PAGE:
A Sea of Buttons

Time is everything. Time is nothing. Time is the invisible that is tangible, told through seconds making minutes making days. Making up lives. Lives revolve around the clock, moving closer and closer to an end. The end of a day with a beautiful sunset or maybe a night where everything turns to darkness. Mine ended with darkness. And the next began with light.

I realized you could count time with seconds and days and weeks. You can count time by pennies, how much money you make. You can keep time in a book, recording history and stories of people’s lives. Sign in sheets and punched time cards. And by counting buttons.

I open the door to her room and see her things in garbage bags. I look at the room, the men lifting her furniture. I look toward my dad and see him picking up a plastic basket with holes. He’s moving her things out of them and into those black bags with ties that will close them. Strings that will tie up her life with a pretty bow, like a present to the dump. The bags make it look like her things are garbage. Like her belongings were trash. I can’t even stand to look at them.

“What are you doing?” I ask in disbelief. He looks up and notices me standing in the doorway. He looks back down to the clean, empty basket in his hand. The holes in the basket like my punctured heart, unable to hold feeling anymore.

My dad sighs my name. “It’s time to move on now. We can’t live in the past anymore. We have to move on with our lives. Fulfill it with things she was never able to do.”

He picks up a bag, and I hear the contents move around inside. He walks slowly around the room. Outside I hear the men and the truck leaving the road, with all the heaviness of a truck containing my sister’s whole life. The room seems now black and white, despite the bright pink covering her walls. It’s like I’ve been transported to a different life, a different world. It’s gone from a colorful world to dull, it seems. Like The Wizard of Oz in reverse. I discovered a world of courage and love only to be taken back to an empty room in dreary Kansas.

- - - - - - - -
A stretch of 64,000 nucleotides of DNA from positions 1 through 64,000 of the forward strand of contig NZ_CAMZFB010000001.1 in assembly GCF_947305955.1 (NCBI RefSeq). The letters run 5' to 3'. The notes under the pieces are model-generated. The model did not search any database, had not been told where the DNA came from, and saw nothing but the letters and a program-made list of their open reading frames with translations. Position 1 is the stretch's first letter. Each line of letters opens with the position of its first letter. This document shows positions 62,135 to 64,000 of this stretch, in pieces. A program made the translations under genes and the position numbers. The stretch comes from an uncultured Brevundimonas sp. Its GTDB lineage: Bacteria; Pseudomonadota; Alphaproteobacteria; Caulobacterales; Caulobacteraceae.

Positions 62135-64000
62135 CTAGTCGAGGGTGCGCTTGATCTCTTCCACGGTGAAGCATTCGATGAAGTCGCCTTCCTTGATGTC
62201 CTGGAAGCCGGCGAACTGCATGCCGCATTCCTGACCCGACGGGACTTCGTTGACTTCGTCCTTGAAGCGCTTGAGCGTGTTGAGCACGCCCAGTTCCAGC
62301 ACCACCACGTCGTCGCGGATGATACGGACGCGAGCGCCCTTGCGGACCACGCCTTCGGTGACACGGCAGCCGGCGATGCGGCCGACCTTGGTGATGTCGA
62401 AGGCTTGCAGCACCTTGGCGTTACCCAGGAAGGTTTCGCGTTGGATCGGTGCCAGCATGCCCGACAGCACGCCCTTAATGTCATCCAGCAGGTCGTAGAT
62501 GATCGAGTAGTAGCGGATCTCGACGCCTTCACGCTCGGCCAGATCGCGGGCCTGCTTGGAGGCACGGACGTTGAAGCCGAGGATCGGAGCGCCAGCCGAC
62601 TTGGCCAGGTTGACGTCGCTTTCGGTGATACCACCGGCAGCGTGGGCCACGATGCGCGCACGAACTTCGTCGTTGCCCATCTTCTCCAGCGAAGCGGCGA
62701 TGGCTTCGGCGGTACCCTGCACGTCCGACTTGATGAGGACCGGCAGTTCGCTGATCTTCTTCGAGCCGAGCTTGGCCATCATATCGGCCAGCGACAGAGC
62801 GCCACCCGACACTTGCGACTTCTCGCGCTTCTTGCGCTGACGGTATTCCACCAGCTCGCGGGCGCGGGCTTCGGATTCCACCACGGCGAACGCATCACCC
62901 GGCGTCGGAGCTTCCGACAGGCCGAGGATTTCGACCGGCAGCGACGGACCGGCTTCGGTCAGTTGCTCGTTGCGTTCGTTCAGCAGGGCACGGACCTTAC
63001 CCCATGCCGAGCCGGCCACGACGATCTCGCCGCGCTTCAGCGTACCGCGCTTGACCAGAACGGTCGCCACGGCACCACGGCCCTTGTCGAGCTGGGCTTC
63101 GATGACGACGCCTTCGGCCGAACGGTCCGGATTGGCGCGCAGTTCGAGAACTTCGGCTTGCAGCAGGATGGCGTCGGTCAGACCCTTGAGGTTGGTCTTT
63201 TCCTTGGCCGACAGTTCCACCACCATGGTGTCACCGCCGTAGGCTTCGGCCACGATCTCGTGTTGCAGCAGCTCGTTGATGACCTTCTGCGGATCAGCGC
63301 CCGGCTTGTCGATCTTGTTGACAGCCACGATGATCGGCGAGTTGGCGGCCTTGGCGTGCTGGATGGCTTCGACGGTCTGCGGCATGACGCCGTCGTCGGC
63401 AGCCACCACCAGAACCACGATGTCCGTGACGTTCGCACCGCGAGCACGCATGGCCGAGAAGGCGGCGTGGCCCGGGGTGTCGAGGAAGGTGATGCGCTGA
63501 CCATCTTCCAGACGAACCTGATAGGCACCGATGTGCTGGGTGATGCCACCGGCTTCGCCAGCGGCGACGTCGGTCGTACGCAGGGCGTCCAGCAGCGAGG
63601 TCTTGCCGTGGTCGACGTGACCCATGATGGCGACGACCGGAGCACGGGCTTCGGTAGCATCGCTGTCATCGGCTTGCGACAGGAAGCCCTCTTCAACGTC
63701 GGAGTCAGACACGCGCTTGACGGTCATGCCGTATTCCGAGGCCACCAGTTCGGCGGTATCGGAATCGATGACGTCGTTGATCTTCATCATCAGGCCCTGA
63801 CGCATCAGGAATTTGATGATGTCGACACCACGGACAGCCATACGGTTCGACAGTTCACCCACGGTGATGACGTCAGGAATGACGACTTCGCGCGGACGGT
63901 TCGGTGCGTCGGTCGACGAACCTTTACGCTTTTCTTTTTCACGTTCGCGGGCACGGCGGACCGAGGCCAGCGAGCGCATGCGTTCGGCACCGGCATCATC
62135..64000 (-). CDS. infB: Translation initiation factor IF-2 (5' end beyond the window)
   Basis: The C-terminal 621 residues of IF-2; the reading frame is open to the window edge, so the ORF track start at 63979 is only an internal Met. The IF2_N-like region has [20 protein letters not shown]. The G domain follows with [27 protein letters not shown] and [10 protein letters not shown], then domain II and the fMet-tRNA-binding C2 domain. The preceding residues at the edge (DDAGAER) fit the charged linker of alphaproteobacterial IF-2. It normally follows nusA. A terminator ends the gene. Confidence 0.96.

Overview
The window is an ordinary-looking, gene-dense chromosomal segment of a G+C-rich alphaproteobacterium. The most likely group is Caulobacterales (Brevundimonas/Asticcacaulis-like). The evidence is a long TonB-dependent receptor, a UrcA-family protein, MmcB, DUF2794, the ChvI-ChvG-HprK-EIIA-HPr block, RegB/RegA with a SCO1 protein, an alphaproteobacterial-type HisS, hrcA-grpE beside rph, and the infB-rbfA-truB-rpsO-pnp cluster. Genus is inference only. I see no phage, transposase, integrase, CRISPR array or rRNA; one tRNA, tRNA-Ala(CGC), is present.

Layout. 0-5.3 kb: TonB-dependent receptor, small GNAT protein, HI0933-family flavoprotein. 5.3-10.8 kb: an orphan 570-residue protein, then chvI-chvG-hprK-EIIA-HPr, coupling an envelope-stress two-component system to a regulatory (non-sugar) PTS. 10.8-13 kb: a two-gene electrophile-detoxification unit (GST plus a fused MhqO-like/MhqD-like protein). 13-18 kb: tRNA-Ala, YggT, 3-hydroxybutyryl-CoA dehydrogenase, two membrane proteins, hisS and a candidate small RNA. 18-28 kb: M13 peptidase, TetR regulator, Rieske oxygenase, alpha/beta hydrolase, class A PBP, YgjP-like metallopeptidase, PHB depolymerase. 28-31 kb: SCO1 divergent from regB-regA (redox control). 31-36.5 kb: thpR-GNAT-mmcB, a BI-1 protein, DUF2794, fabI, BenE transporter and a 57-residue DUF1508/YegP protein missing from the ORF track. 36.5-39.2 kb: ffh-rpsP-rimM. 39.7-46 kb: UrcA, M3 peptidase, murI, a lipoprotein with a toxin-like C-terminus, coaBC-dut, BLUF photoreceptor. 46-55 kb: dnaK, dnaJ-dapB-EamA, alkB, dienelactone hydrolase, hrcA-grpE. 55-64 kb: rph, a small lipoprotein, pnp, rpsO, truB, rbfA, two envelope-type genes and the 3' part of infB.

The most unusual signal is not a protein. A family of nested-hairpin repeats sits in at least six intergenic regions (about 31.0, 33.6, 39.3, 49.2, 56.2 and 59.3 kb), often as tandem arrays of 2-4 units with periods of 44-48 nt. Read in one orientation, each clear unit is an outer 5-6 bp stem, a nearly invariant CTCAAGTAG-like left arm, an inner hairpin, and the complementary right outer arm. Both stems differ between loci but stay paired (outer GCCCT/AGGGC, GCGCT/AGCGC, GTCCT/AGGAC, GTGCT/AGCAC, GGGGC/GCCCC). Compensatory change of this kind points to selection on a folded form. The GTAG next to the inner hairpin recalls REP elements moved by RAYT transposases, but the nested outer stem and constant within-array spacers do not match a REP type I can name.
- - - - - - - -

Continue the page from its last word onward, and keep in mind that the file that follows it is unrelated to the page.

My dad opens the bag he was holding and colored rain falls out, overflowing the plastic basket. They remind me of his face a couple of days ago, when tears fell from his stormy eyes, thunder erupting from his sobs. I guess my brain is still clouded from her death. I just can’t imagine when the sun will finally shine.

I walk toward my father and look down at the colored buttons of the rainbow. I look up to question him, but he has disappeared. My eyes sink down to the buttons. I pick one up to examine it. It looks normal, with three holes in it. My eyes roam the basket, the sea of colors. They’re all different kinds of buttons, Some with two holes, others with three or four. Some are small, others are big. Not one is the same. Unorganized chaos.

I plunge my hands deep into the basket and pull them back out, letting the small circles trickle through my fingers. The feeling of the smooth, cold buttons feels good on my hands. I put my hands in again and again. I pick out a pink button and hold it in my hand. It’s the exact color of her room.

A small drop of rain falls onto the button, and I let the button go. My face is wet.

One.

I begin to count the buttons. Two. Three. Four. It seems they’re never ending. I count faster. I look around for a clock, wondering how long it’s been. How long I have. But there are none around.

I start to sob, ugly tears of grey and black, staining the buttons. I try to count, but I lose track of where I am. I lost track of time. I can’t find the bottom of the basket. I jump into the white basket of the colored sea and find it hard to breathe. I try to take a breath, but I can’t. I’m surrounded by buttons, drowning me and reminding me of the time of I have lost and the time I have left.

I’m drowning, sinking. I see the bottom of the basket where they finally end. And then I’m falling, submerged in reality.

My eyes open, and I see darkness. I hurriedly turn on the lamp next to my bed and check the clock out of habit. I run out of my room to the one across from mine.

My sister is sleeping, like the rest of the world. Her legs are curled up on her bed, the blanket spread around her. My eyes blur and I walk toward her, trying not to make a sound.“Thank goodness,” I whisper, grateful it was only a dream. A nightmare. And at that moment, I am reminded of my mortality.

I lean down and kiss her on the cheek before I walk out of my sister’s room. I check the clock again.

I open the curtains to see the world outside. The sun is rising and there are many colors, blended into one another. This world is a painted canvas of beauty. The different hues meld to create the perfect sunrise of buttons as another day begins.

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(Featured Image: Jeremy Bishop)